Profile: 2. Stanford’s Graduate School of Business

by John A. Byrne on

 

MBA students at the Stanford's new $350 million Knight Management Center

2. Stanford University

Stanford Graduate School of Business

518 Memorial Way

Stanford, California 94305

Admissions: 650-723-2766

Email: mba_2010_11@gsb.stanford.edu

Website: http://www.gsb.stanford.edu/mba

Apply Online: https://app.applyyourself.com/AYApplicantLogin/ApplicantConnectLogin.asp?id=SU-MBA

Admission Deadlines for Class of 2014:
Round One: 10/12/11
Round Two: 1/11/12
Round Three: 4/4/12

How To Apply to Stanford and What Happens To Your Application After It’s Submitted

Latest Up-To-Date MBA Rankings:

Poets&Quants (2011): 2
BusinessWeek (2010): 5
Forbes (2011): 2
U.S. News & World Report (2011): 1
Financial Times (2011): 4 (Global), 3 (U.S.)
The Economist (2011): 8 (Global), 7 (U.S.)

Ranking Analysis:

Stanford firmly held onto its number two ranking in the 2011 Poets&Quants’ analysis, though the school lost some very slight ground in two of the five most influential rankings of the year. In Forbes’ new biennial survey, which ranks schools on the basis of return-on-investment, Stanford slipped one spot to second from first. And when The Economist look its latest look at MBA programs on a global basis, the school also dropped one place to eighth from seventh in 2010. With a brand new world-class campus that makes it easier to implement new curriculum changes that allow for more small group group, the school has never been in better shape.

Tuition & Fees: $106,236
Median GMAT: 730
GMAT Range: 680-770
Average GPA: NA
Acceptance Rate: 6%

Full-Time Enrollment: 799
International: 41%
Female: 39%
Minority: NA
Mean Age: NA

Median Base Salary: $120,000
Median Signing Bonus: $20,000
Percentage of MBAs with Job Offers at Graduation: 79%
Percentage of MBAs with Job Offers Three Months Later: 14%

The first-year MBAs show up on Thursday evenings and settle into the living room of the dean’s home. They’re greeted by Turtle, an outrageously friendly black lab, who “makes his rounds sniffing and wagging his tail,” says Dean Garth Saloner. Soon enough, the dean leads a 90-minute session, engaging the 16 students in debate over a provocative issue before a casual dinner in his home.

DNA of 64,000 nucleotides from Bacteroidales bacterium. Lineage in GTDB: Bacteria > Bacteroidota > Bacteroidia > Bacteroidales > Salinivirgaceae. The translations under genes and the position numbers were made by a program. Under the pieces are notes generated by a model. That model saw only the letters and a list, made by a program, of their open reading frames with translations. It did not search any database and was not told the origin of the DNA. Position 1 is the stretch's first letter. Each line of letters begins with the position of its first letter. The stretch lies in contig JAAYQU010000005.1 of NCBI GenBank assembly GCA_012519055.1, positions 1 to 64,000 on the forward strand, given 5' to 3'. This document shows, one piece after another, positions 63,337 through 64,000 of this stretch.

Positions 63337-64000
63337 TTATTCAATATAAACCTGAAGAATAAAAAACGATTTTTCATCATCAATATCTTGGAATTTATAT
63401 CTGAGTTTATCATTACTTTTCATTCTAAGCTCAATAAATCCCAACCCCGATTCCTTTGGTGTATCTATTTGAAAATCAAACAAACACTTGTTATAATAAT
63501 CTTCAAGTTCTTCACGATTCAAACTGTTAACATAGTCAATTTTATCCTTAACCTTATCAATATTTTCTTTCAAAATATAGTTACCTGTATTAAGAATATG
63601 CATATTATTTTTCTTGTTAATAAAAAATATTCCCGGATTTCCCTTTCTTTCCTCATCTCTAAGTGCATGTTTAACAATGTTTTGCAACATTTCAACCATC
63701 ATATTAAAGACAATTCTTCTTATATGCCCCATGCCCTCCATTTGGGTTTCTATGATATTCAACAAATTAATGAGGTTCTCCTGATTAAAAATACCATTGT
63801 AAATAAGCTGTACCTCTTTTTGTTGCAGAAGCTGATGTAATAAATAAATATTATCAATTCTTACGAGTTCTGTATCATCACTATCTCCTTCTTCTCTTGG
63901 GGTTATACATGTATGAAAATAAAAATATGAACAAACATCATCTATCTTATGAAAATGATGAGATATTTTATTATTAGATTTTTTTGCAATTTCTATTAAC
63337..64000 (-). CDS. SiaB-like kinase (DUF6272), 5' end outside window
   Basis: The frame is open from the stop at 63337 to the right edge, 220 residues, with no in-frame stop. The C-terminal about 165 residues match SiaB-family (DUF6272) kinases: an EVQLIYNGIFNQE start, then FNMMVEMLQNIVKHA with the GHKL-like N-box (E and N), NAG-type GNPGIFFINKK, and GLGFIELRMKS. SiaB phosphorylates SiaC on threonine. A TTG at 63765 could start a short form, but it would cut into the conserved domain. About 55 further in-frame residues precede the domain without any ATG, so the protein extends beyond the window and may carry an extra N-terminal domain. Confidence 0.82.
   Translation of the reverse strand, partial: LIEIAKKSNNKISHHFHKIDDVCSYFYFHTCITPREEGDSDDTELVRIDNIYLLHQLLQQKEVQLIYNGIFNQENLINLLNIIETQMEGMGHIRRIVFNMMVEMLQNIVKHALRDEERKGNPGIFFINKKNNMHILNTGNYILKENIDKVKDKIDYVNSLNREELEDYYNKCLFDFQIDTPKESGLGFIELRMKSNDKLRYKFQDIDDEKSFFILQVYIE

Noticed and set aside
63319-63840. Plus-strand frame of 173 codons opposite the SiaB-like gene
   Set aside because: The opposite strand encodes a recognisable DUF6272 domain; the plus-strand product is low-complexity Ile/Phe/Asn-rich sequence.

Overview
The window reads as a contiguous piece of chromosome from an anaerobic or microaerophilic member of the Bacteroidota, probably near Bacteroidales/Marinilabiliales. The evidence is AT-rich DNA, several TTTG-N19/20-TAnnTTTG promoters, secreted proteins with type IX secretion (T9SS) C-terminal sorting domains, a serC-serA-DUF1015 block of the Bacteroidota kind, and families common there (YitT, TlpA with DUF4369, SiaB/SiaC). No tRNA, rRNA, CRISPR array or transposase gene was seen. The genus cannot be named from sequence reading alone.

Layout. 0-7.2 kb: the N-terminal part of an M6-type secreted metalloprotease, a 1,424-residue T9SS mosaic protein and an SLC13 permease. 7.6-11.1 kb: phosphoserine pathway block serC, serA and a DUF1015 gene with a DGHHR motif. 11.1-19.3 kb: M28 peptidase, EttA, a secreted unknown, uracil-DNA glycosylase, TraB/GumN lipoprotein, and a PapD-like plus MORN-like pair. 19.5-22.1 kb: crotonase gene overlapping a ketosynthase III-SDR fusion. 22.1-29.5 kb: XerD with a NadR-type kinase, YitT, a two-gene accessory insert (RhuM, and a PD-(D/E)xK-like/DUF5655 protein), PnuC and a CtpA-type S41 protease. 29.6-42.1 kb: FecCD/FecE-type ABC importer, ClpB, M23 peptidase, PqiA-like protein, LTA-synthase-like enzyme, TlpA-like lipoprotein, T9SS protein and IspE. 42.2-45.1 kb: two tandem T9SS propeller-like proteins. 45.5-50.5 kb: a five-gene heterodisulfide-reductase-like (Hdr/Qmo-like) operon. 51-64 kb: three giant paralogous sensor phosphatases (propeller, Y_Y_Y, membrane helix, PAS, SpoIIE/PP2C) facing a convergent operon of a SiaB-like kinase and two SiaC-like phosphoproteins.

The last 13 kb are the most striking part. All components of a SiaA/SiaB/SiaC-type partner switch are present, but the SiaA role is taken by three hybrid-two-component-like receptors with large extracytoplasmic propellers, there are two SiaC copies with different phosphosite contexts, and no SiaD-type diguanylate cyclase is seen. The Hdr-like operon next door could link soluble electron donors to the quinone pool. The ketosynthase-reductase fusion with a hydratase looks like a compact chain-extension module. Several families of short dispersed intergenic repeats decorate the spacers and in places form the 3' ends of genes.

The question: “What should Google do in China?” Over the course of the next seven weeks, the group will tackle and debate a wide range of divisive questions, from how credit-rating agencies should be regulated by the government to what responsibilities corporations have to society.

The course is an innovative small-group seminar called Critical Analytical Thinking (CAT), part of a new and radical curriculum at Stanford. The goal is to improve students’ reasoning and argument building skills so that MBAs ask the right questions, be more critical, work out the logic behind arguments, and ultimately uncover hidden assumptions. For each session, students write a three-page paper–roughly 1,000 words–that they turn in late Wednesday evening. Saloner has already read and graded the papers and knows where everyone in the group stands.

The fact that the dean of Stanford teaches two of these sections at his own home and participates in the teaching of another course, “Women’s Perspectives on Entrepreneurship,” tells you a lot about Stanford these days. The school has always fostered a close-knit community of students and faculty, known more for its collaborative style than sharp-elbowed competition, but the new curriculum and Saloner’s rise as dean reaffirms the school’s intimate scale.

“I love to teach,” says Saloner, with a slight South African accent. “I always loved to teach, and in Critical Analytical Thinking, the teacher becomes the adviser to these students. By taking two sections, I’m exposed to 10% of the class. It helps me to keep my pulse on the school and what MBAs are thinking.”

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  • Jim Chesney

    Thank you for the wonderful article on Stanford. It’s the only school that is worth the tuition.

  • http://poetsandquants.com/members/jbyrne/ John A. Byrne

    Thanks Jim. Appreciate that.

  • MBA_2013

    John,

    This is truly amazing insight. Are you planning on doing more of these? Would love to see similar articles on at least the top 5.

  • Roshni

    This is wonderful information. Thank you for this. Was wondering if you would be extending this to include similar details from the other schools. Some insight into the new Wharton curriculum would be particularly helpful.

  • http://poetsandquants.com/members/jbyrne/ John A. Byrne

    Roshni,
    Yes, over time.

  • zahid

    what’s the median salary?

    is it monthly or yearly?

  • Md. Musfikur Rahman

    Is there any possibility to get scholarship for the MBA ? If then what:’s the percent and how i get that?

  • http://poetsandquants.com/members/jbyrne/ John A. Byrne

    Md.,

    Yes. There is a lot of scholarship money out there and the best schools compete hard for student talent. See our recent story at just how hard this competition has become and how much some schools are giving away: The New B-School Arms Race for the Best & Brightest. These awards vary by both merit and need and it’s completely up to the schools to decide who gets money and who doesn’t. You simply have to apply to a school, get in and make sure they know you will need help. The ball is then in their court, not yours.

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